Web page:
“Crushed” (2015): Murder and Mystery Plague an Australian Family’s Vineyard

Australian thriller Crushed combines a murder mystery with family politics and some conspiracy theory elements, as well. The result is an ambitious effort that aims high and succeeds rather well, thanks to solid performances and writer/director Megan Riakos’ deft direction of her own compelling screenplay.

Ellia (Sarah Bishop) has alienated herself from her family for a few years after the tragic death of her twin brother. She returns to the family’s vineyards in Mudgee, a rural town in New South Wales, after hearing the news that her father died in a winery accident. Soon after her arrival, her mother Sophie (Roxane Wilson) is arrested for suspicion of murdering her father, and Sophie’s affair with the husband’s brother David (Les Hill) is also revealed. (This all happens early on in the first act; I will keep this review as spoiler-free as possible.)

Ellia’s mother and uncle are bitter about her abandoning the family and its wine business, though she gets a bit more sympathy at times from her younger siblings Harriet (Millie Spencer-Brown) and Zac (Remy Brand), who are trying to keep the family business together in the face of the coming winemaking season.

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Ellie (Sarah Bishop, left) and her sister Harriet (Millie Spencer-Brown) examine the area where their father died under mysterious circumstances in Crushed.

Ellie finds the local authorities, including her ex-boyfriend Lucas (Robert Preston), stand-offish in her own investigation into the possible murder of her father, and the deeper she tries to go, the more isolated and in danger she becomes. Events get even more complicated when a possible conspiracy involving dangerous fertilizer, which may have ruined the crops of the family’s neighbors and given their daughter cancer, is added to the mix. Again, I don’t want to give away too much, but I will say that the body count in Crushed is not limited to just one.

Megan Riakos packs a lot into her debut feature film but manages to balance all of the elements well while keeping the tension rising. She knows how to build suspense and keep the story engaging.

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Ellie (Sarah Bishop) finds herself in dangerous territory when she tries to unravel the mystery of how her father really died.

The gorgeous landscape of Australian wine country makes for a fine visual backdrop. Cinematographer Michael Steel captures the scenery beautifully and he realizes faster paced action sequences and other gripping scenes equally well. Aaron Kenny’s thrilling score is a fine fit throughout and heightens the proceedings wonderfully.

The cast is solid, with Sarah Bishop giving a memorable turn. Her character Ellie is alternately tough and vulnerable, and Bishop finds the nuances in this role and does a fine job with them. Remy Brand also stands out as Ellie’s emotionally troubled brother Zac. Millie Spencer-Brown also gets a chance to shine as sister Harriet. The rest of the actors are quite good, as well, though some of the characters have a little less shading to them than others, giving some performers only one or two emotions with which to work. Some of these characters are red herrings but Megan Riakos follows the “everyone is a suspect” rule of thumb for thrillers well without falling back on stereotypes.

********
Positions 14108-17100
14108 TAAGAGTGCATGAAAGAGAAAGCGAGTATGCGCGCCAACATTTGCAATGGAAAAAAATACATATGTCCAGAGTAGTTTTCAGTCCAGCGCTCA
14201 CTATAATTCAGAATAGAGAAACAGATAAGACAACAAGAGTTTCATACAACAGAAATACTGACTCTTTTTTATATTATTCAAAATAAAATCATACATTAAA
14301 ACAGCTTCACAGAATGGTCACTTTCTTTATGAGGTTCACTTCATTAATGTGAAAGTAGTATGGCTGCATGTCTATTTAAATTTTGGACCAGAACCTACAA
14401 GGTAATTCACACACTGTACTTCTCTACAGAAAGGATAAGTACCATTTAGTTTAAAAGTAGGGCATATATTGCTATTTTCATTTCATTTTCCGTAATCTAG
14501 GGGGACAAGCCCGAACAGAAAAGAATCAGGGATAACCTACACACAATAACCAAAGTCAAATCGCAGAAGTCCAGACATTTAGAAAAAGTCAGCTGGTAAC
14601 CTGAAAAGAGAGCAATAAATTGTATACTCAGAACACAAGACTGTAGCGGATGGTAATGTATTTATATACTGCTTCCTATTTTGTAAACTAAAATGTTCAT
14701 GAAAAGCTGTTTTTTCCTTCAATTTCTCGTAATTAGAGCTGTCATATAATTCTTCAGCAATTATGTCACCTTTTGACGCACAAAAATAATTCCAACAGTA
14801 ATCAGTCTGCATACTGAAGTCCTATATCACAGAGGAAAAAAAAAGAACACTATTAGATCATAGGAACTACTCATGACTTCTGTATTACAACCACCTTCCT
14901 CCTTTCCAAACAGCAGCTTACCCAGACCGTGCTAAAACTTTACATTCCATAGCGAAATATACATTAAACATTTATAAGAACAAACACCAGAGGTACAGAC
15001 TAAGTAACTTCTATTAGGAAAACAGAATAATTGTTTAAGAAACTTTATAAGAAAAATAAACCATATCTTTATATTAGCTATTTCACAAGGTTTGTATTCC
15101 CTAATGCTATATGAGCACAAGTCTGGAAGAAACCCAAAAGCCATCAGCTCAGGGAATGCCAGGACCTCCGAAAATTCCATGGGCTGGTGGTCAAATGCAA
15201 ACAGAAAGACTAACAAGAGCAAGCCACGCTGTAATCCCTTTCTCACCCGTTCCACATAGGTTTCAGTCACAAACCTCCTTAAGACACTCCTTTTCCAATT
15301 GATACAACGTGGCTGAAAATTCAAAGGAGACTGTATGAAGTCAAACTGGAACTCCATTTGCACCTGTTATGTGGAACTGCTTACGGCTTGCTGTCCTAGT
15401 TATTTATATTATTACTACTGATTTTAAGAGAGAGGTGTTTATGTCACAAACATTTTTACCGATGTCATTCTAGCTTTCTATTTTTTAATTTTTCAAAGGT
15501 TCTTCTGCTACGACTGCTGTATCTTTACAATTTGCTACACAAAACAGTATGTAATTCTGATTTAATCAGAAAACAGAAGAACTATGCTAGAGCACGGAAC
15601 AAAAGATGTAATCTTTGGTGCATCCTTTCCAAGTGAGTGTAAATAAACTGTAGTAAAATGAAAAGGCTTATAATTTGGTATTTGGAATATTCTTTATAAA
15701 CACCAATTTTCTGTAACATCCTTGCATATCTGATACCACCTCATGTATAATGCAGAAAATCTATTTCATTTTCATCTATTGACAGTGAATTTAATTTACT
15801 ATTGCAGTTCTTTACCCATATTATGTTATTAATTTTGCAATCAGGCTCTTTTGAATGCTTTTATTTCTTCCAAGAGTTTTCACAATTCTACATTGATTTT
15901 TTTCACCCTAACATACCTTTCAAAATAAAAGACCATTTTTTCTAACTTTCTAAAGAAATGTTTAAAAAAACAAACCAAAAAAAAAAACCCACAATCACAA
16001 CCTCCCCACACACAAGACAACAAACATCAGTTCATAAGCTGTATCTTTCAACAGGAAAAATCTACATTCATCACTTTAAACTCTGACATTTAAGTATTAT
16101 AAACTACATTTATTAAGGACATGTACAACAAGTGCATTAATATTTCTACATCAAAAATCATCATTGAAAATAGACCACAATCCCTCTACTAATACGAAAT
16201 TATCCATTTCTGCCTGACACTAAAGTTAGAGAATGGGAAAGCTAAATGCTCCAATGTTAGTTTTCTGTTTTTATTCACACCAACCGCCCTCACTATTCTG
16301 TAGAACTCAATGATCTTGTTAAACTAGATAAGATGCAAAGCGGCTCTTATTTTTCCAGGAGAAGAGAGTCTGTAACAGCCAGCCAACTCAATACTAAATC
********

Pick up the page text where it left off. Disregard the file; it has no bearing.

Crushed digging
A family’s vineyard in the New South Wales countryside holds the secrets to murder and a neighbor’s failing crops and daughter’s illness.

Crushed is a truly independent movie made using Kickstarter funds. The professionalism both behind and in front of the camera overcome any budgetary limitations, though. For those seeking an engaging thriller with a unique backdrop full of local color and a surprising climax, to boot, Crushed is well worth seeking out.

Crushed: (3.8 / 5)

Joseph Perry

Joseph Perry’s formative years were spent watching classic monster movies (starting with “The Creature from the Black Lagoon” and “Godzilla Vs. the Thing”) and TV series (starting with “The Twilight Zone” and “Outer Limits”), Bob Wilkins’ “Creature Features” and Roy Shires’ Big Time Wrestling (two northern California legends); reading Silver Age and Bronze Age Gold Key, Dell, Charlton, Marvel, and DC comics; and writing mimeographed newsletters about the original “Planet of the Apes” film and TV series. More recently, he has written for “Filmfax” magazine, is the foreign correspondent reporter for the “Horror News Radio” podcast, and is a regular contributing writer to “Phantom of the Movies’s VideoScope” magazine, occasionally proudly co-writing articles with his son Cohen Perry, who is a film critic in his own right. A former northern Californian and Oregonian, Joseph has been teaching, writing, and living in South Korea since 2008.